1911 Encyclopædia Britannica/Peñiscola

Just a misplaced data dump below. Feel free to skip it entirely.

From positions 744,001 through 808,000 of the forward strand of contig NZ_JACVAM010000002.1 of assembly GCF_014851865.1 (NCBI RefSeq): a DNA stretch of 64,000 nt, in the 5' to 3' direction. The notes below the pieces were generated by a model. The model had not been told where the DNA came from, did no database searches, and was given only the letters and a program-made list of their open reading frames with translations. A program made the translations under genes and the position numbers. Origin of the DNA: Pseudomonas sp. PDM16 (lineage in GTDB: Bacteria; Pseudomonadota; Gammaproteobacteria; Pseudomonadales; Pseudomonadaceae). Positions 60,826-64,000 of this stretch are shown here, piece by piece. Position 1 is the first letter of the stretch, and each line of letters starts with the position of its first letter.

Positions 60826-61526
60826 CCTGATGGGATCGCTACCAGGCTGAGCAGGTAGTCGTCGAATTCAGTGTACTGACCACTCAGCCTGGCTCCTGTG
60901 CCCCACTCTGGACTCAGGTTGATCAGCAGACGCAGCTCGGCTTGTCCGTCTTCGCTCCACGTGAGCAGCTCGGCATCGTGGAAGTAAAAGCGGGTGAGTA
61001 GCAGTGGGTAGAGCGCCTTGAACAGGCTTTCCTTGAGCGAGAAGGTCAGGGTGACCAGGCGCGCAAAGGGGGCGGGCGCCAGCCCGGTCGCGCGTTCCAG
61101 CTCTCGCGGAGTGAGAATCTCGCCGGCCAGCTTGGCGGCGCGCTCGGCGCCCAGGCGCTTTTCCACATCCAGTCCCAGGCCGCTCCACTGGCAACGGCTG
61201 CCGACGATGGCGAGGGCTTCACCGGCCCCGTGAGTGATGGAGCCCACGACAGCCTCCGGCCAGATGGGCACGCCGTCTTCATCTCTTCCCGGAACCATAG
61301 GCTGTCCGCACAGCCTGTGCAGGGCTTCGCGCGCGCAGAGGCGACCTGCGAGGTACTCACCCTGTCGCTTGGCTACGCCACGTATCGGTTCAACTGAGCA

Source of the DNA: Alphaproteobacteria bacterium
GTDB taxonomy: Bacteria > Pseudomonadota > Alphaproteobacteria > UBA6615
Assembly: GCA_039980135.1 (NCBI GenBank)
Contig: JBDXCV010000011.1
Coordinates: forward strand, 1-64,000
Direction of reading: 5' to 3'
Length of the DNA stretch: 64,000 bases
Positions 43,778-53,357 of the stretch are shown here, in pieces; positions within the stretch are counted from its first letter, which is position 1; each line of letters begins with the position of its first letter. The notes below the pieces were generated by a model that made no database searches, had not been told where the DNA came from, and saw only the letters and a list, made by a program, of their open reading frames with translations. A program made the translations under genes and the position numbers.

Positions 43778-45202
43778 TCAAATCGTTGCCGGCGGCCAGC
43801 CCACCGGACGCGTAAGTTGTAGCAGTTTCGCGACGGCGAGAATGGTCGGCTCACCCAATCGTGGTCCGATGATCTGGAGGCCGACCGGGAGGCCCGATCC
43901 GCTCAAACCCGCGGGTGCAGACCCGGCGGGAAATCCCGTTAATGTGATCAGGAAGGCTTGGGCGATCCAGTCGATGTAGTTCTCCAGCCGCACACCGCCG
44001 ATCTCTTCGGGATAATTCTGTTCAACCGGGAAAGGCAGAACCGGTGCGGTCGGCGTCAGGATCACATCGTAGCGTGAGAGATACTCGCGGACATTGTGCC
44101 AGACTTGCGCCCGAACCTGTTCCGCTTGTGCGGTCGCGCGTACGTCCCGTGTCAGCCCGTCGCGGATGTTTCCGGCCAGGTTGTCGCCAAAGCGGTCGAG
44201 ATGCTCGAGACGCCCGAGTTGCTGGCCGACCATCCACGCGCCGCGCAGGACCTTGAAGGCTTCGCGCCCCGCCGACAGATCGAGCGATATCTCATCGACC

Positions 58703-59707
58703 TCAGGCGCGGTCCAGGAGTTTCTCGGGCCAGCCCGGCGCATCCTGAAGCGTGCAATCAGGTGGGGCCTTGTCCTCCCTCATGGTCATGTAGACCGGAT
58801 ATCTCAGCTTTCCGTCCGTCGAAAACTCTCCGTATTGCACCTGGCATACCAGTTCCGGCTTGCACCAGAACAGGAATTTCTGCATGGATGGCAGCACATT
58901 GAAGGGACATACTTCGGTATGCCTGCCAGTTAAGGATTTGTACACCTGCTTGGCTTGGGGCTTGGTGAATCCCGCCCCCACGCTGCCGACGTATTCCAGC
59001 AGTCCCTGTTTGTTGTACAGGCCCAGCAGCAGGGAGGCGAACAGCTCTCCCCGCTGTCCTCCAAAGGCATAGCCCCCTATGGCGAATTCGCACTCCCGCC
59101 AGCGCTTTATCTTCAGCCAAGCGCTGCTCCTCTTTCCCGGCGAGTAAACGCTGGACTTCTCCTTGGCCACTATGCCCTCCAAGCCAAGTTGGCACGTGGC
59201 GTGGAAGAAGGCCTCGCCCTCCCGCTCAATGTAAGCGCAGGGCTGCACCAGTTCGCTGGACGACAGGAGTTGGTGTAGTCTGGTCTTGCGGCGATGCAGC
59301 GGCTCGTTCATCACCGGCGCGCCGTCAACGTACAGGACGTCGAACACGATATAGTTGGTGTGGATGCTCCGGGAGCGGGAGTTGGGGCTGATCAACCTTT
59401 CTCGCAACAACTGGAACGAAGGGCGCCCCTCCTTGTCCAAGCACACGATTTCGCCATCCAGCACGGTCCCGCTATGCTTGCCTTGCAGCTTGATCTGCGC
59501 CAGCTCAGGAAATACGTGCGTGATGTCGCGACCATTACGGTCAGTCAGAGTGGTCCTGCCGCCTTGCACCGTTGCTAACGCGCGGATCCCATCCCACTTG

PEÑISCOLA, a town of eastern Spain, in the province of Castellón de la Plana, and on the Mediterranean Sea, 5 m. by road S. of Benicarló Pop. (1900), 3142. Peñiscola, often called the Gibraltar of Valencia, is a fortified seaport, with a lighthouse, built on a rocky headland about 220 ft. high, and only joined to the mainland by a narrow strip of sand. Originally a Moorish stronghold, it was captured in 1233 by James I. of Aragon, who entrusted it to the Knights Templar. In the 14th century it was garrisoned by the knights of Montesa, and in 1420 it reverted to the Crown. From 1415 it was the home of the schismatic pope Benedict XIII. (Pedro de Luna), whose name is commemorated in the Bufador de Papa Luna, a curious cavern with a landward entrance through which the sea-water escapes in clouds of spray.